Exhibit for young engineers debuts in May at Franklin Institute

Katherine Scott Image
Sunday, March 31, 2019
New exhibit at the Franklin Institute
New exhibit at the Franklin Institute: Katherine Scott reports on Action News at 4 a.m., March 26, 2019

PHILADELPHIA (WPVI) -- A new exhibit for young engineers is in the works at The Franklin Institute.

The Tech Studio situated on the third floor is slated to open on May 11.

Young engineers can design spinning tops, aircrafts, and even build self-driving vehicles.

Mickey Maley from The Franklin Institute says it's all part of the experience.

"We're going to be incorporating design challenges to find the engineer within," Maley said. "They're going to have different opportunities to test, retest, and iterate their design based upon three specific challenges."

3D printers will be in action nearby, with the latest technologies and techniques on display.

The Franklin Institute is collaborating with TE Connectivity, a global technology and manufacturing leader that has its US headquarters in Berwyn.

TE Connectivity Engineering Manager Alexandra Spitler explains this exhibit will create an authentic picture of challenges engineers face every day: testing, failing, redesigning.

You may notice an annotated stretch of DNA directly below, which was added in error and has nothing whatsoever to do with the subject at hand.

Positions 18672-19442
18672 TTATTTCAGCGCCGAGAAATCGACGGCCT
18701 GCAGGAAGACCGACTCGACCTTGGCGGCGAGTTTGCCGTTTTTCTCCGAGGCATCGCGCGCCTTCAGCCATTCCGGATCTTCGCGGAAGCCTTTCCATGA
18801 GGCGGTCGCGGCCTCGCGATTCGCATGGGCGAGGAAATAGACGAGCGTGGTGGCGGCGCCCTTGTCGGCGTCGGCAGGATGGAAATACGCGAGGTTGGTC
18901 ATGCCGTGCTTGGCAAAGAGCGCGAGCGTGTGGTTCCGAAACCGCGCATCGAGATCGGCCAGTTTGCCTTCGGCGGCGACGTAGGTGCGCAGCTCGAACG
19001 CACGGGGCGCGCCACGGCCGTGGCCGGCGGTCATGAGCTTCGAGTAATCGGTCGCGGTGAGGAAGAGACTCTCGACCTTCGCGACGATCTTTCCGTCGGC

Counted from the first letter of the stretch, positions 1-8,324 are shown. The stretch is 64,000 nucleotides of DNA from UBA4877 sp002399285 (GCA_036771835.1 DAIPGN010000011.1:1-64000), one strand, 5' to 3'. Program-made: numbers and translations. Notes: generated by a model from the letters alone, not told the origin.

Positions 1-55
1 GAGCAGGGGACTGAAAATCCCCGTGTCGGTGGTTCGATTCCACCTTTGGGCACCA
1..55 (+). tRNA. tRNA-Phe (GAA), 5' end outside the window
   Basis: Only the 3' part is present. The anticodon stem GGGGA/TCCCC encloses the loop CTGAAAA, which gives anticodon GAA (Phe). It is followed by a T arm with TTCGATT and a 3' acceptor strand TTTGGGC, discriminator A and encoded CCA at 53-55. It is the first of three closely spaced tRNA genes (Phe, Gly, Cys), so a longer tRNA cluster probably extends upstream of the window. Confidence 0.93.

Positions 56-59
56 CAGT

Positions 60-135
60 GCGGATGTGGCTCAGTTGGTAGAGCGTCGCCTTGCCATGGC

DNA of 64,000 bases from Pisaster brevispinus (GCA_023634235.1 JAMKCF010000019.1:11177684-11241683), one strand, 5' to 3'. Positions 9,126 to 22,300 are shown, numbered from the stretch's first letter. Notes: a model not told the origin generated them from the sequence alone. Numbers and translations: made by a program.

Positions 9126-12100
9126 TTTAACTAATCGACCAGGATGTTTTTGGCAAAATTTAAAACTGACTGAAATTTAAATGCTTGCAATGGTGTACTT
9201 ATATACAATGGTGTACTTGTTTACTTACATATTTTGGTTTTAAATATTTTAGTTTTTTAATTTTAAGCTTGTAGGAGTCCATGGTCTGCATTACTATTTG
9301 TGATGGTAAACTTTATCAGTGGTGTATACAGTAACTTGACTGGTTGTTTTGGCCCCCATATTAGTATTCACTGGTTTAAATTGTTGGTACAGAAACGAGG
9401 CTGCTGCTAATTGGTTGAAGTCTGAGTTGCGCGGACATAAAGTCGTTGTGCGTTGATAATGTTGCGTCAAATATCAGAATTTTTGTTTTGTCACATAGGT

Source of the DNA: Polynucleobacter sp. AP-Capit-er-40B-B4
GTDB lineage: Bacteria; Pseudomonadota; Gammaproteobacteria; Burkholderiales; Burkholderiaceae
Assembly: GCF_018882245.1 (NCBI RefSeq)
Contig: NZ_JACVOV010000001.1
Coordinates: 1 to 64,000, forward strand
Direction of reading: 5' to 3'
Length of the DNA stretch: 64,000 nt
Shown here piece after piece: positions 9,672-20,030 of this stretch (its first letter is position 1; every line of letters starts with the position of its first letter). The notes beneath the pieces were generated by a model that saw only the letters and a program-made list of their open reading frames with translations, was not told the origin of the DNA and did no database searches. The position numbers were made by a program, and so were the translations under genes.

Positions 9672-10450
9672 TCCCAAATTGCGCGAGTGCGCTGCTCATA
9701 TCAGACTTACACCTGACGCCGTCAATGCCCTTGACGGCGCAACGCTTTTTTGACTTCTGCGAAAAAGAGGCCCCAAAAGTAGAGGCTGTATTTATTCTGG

Spitler tells us, "It's something that's interesting, captures their imagination, and makes them go through the engineering process, which is basically to think about what is the problem you're going to solve, what are the constraints you have on that."

Young engineers like these students from Yorkship Family School in Camden can give it a whirl and learn along the way.

Fourth grader Victoria Robinson described her challenges constructing a spinning top saying, "My struggle was trying to get the egg to stay in place. I had to use two rubber bands."

The idea here is to help build engineering skills today that are necessary for the workforce of tomorrow. It's also fun.

Abby Bysshe of The Franklin Institute added, "It's really getting kids thinking about those careers of the future. We don't know what the future jobs are going to be. So we really need kids coming out inspired to be creative, problem solvers for these careers in the future."

4th grader Tyrone Howell already has his eye on the future. He predicted, "I think we might actually go to a car that floats."

Maybe he will be the one to build it.